wpostServer: http://css.washingtonpost.com/wpost2

Most Read: Lifestyle

Trove link goes here

Live Online Discussions

There are no discussions scheduled today.

Weekly schedule, past shows

All We Can Eat
Posted at 09:00 AM ET, 09/19/2012

Chat Leftovers: ‘Inventing’ cocktails

Morning, all. Let’s get right to it: Today’s Food is packed with great stuff. Jim Shahin writes about Andrew Evans , fine-dining-chef-turned-barbecue-guru. Jane Black writes about one man’s dream to see modular planter box gardens installed at schools across the country. And we introduce our 2012 cooking class list, bigger than ever, with close to 160 great options for expanding your culinary expertise.

And, of course, there’s today’s Free Range chat at noon sharp, our weekly session of give and take. Bring yourself and your questions, and we’ll do our best to answer. You can even target your questions to specific Food folks, like this leftover question from last week’s chat:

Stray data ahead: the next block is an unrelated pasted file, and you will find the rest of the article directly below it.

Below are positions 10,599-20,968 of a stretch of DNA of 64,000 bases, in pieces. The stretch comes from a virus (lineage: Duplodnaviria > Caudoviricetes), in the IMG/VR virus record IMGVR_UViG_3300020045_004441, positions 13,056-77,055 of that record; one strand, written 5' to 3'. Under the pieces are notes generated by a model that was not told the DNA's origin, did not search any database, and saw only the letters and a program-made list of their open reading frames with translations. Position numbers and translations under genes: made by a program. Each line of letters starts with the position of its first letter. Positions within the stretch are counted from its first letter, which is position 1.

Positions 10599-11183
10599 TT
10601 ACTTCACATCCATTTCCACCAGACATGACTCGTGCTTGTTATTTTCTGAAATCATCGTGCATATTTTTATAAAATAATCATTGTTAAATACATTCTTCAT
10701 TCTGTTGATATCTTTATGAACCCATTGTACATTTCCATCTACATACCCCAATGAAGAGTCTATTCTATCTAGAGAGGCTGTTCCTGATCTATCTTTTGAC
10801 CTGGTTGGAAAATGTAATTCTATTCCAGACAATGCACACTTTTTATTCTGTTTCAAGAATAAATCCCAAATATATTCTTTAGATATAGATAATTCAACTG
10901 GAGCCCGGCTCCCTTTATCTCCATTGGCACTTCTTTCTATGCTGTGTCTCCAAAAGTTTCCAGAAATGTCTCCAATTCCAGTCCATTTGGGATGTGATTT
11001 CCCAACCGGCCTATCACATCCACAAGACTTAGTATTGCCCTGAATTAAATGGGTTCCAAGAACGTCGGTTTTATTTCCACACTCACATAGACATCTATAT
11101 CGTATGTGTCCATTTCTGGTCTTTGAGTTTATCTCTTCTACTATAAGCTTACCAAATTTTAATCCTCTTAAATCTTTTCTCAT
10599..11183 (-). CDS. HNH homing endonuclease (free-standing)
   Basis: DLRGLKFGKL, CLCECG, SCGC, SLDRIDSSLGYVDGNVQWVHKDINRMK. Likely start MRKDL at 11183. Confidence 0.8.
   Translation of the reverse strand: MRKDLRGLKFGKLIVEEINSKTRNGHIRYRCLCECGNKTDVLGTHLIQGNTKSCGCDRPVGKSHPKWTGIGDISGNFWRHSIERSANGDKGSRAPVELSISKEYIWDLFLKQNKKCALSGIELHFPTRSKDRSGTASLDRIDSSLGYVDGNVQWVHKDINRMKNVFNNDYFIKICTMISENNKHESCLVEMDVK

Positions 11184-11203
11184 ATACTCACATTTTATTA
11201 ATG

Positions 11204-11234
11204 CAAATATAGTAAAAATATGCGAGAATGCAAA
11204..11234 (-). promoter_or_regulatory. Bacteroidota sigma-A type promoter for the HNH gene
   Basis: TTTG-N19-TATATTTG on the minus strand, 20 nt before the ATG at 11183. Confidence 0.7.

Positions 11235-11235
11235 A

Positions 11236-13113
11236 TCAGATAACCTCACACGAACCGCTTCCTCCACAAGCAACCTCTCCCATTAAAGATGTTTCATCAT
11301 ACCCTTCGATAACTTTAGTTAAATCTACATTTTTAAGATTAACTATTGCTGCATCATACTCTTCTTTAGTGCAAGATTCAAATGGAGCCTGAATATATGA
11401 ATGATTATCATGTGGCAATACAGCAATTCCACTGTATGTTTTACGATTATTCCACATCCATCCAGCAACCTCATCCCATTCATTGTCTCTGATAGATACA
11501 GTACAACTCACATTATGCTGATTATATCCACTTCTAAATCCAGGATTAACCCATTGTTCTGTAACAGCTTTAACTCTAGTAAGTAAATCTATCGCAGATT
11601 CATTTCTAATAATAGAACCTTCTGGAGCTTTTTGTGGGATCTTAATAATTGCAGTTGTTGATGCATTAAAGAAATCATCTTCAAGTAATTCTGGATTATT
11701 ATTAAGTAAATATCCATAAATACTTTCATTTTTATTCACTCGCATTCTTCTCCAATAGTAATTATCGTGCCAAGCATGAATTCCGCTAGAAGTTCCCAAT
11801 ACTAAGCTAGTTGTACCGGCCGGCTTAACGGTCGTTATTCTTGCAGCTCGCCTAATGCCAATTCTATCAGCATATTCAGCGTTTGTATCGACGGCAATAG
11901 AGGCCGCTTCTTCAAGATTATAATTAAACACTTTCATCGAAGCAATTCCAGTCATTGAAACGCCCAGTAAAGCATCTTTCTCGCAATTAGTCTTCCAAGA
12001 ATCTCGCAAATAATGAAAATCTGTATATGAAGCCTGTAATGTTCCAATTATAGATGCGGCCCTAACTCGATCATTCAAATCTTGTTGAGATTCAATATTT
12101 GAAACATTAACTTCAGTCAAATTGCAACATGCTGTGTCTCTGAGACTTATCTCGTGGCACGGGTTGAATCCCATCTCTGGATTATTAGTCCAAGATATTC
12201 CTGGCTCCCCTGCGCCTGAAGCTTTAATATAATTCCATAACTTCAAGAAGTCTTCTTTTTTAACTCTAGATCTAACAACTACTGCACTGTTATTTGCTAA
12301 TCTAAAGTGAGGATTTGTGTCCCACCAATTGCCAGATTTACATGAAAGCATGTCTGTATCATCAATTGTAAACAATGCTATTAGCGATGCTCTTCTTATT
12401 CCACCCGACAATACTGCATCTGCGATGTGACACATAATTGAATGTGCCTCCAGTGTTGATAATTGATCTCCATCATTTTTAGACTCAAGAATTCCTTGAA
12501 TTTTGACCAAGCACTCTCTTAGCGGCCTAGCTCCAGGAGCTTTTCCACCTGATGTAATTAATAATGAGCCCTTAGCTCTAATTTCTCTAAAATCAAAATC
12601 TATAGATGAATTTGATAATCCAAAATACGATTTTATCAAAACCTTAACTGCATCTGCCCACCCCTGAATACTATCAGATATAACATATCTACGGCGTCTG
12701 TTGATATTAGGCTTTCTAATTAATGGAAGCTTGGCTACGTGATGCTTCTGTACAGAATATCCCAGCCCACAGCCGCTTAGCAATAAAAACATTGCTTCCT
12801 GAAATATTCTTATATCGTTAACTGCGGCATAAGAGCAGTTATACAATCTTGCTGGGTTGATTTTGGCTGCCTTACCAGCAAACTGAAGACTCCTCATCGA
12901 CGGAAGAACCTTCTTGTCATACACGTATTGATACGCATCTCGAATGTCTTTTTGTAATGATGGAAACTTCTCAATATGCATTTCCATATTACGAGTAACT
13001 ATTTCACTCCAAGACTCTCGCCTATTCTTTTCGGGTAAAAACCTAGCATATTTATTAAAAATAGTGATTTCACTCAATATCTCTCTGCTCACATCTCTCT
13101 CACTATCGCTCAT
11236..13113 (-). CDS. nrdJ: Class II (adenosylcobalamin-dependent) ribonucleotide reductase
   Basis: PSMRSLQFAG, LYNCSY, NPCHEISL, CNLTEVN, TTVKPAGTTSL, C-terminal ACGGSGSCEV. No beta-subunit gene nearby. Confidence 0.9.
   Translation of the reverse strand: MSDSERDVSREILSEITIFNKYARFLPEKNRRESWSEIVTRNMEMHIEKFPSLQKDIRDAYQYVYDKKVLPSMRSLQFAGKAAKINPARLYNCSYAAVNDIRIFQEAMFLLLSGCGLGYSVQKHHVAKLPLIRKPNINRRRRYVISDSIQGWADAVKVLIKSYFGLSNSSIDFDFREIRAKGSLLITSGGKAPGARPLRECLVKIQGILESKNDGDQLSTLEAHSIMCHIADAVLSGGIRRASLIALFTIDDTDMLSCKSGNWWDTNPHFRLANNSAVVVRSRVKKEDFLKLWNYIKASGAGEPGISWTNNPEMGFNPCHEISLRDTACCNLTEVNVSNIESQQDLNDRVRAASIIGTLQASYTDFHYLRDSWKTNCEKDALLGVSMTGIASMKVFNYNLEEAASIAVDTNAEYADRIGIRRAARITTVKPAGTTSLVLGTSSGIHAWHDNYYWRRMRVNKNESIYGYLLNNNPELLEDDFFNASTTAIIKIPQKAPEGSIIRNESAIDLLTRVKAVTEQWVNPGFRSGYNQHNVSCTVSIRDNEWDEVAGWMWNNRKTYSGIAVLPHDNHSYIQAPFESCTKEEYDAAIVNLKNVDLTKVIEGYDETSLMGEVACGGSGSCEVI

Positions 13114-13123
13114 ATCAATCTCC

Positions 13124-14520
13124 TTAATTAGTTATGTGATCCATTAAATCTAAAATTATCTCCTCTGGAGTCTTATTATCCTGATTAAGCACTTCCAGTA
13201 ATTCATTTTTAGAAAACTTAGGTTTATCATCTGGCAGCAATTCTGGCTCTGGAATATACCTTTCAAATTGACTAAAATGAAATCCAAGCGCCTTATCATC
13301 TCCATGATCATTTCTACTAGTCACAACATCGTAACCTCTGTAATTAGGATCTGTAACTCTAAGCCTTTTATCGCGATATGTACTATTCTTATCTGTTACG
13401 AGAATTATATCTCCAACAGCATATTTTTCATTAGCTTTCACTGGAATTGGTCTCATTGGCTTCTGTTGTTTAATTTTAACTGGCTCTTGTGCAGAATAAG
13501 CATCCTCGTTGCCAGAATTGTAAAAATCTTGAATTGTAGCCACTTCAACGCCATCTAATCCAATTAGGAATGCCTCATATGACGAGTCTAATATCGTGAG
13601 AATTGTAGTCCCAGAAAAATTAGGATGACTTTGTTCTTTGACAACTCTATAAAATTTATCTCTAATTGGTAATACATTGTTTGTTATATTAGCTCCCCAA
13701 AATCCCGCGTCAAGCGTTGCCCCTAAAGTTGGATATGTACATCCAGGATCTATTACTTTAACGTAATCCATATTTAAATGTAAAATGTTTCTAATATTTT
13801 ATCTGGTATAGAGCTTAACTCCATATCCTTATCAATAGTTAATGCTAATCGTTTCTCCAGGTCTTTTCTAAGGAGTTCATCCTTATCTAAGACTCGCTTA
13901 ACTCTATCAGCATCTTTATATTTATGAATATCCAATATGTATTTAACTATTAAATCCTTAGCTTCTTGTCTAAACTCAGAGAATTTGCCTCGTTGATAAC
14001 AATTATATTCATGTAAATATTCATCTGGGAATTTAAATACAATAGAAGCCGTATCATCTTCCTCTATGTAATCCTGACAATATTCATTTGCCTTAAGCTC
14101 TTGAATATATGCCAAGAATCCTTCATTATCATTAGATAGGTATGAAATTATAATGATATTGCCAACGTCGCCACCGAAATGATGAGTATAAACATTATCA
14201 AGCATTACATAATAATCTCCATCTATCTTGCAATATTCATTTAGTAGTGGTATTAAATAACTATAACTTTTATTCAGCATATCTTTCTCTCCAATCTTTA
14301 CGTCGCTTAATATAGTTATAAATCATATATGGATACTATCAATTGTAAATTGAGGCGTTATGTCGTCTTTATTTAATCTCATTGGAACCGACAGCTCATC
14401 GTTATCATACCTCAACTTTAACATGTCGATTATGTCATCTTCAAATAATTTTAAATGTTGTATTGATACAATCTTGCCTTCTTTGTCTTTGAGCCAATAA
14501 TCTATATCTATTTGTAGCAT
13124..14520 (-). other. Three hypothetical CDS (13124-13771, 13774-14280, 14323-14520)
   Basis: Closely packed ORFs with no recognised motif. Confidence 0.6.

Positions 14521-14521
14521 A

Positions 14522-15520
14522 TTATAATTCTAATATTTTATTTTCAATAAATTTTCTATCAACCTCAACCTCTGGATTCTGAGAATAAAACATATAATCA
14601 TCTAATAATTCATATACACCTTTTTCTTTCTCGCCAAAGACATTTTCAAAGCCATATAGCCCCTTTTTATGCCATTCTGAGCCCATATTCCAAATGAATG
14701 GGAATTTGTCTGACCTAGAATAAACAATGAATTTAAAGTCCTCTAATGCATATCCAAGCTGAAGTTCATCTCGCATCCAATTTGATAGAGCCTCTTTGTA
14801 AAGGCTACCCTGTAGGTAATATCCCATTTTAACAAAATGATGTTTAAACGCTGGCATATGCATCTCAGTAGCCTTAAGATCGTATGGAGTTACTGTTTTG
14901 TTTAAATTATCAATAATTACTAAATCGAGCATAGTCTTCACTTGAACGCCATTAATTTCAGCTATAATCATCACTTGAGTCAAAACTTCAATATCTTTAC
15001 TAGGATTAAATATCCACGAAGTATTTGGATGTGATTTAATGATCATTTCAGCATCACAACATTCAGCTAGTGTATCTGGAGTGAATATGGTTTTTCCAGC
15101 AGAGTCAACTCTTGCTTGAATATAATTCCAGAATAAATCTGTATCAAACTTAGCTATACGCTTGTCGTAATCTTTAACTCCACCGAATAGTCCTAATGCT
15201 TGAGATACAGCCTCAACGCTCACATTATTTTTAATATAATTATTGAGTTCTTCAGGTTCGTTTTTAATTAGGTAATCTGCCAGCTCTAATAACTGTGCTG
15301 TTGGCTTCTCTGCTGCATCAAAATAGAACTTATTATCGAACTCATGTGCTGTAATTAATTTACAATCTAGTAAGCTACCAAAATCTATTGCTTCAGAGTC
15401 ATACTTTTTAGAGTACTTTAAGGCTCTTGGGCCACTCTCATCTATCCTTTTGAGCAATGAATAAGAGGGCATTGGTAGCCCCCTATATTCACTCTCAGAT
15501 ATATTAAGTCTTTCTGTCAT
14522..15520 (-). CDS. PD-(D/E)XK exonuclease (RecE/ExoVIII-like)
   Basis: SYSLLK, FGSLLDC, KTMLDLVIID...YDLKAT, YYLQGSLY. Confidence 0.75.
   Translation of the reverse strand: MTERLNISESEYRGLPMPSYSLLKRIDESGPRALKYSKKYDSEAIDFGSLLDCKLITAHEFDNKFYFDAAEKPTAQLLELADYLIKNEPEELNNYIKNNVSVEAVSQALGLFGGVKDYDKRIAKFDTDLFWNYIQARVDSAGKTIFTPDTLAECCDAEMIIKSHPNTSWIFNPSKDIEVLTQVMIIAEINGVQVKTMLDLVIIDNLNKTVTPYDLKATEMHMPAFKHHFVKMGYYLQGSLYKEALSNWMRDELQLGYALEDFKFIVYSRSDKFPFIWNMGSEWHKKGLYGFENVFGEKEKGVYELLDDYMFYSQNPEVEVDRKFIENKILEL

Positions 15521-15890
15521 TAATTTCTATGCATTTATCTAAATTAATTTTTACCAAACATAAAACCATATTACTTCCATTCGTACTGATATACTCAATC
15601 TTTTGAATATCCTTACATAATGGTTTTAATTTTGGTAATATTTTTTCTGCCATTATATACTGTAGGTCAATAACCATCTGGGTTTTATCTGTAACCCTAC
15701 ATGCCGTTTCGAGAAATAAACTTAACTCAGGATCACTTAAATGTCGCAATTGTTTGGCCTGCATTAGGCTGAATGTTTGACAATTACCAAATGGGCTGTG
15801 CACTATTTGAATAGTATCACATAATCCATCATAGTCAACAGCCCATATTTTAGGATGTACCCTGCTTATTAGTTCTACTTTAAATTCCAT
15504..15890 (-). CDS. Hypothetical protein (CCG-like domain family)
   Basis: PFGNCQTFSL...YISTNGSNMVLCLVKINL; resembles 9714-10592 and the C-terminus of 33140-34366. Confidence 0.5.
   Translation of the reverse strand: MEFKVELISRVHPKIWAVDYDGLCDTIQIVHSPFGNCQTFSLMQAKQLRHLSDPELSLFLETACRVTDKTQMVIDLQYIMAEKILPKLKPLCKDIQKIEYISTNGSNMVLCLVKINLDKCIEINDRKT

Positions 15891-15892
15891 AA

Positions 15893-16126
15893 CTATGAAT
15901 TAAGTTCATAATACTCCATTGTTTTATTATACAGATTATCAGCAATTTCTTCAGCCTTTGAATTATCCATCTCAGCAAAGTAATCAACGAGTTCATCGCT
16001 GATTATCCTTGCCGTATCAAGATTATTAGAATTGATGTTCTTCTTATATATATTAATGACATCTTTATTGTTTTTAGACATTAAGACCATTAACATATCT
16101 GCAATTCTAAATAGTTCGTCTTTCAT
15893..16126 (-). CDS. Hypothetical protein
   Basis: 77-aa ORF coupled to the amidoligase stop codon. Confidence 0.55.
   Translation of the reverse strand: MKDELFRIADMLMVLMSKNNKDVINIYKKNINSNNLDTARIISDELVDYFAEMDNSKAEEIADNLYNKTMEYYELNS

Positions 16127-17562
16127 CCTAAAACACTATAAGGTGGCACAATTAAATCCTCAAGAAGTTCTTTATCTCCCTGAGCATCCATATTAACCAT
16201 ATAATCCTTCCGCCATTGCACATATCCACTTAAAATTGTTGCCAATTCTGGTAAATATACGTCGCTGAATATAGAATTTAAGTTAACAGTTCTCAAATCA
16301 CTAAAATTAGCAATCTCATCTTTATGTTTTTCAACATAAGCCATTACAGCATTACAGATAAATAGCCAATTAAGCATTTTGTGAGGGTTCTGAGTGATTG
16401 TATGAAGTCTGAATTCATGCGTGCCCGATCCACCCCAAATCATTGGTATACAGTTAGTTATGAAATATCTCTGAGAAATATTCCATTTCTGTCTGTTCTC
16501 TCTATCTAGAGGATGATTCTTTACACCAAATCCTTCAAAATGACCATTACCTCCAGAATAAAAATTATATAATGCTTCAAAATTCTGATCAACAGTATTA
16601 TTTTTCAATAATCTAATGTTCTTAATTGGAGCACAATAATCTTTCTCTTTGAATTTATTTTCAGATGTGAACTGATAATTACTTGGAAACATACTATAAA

This question is for Jason. I know that, like me, you enjoy coming up with new cocktails. Have you ever “invented” a drink, only to discover that you’ve actually just come up with something that’s pretty common? My most embarrassing example of this: When I came up with a vodka-based dessert cocktail, my friends pointed out that I had really just made a white Russian. But even for lesser-known drinks, how can you know if a cocktail you’ve created is really original? It seems unlikely that someone else hasn’t already had my idea, but short of exhaustive Googling, it’s hard to know whether that’s true.

Jason replies:

It’s a good question, and one that nags at anyone who creates cocktails either for fun or profit. But I wouldn’t get too carried away with whether your concoction is “original” or you “invented” it. All art forms progress by small tweaks on old ideas. Even consulting mixologists will change a secondary spirit or a ratio or a measurement or even a garnish and rename a drink as their own.

As with any creative realm, I think it helps to read and know what else is out there. Contemporary books such as Jim Meehan’s “PDT Cocktail Book”or, ahem, yours truly’s “Boozehound” deal extensively with classics and twists on classics. Cocktail Kingdom’s series of facsimile 19th- and early 20th-century cocktail guides is another great source. Another good resource is CocktailDB, the internet cocktail database.

By Jane Touzalin  |  09:00 AM ET, 09/19/2012

Categories:  Chat Leftovers | Tags:  inventing cocktails, new cocktails

 
Read what others are saying
     

    © 2011 The Washington Post Company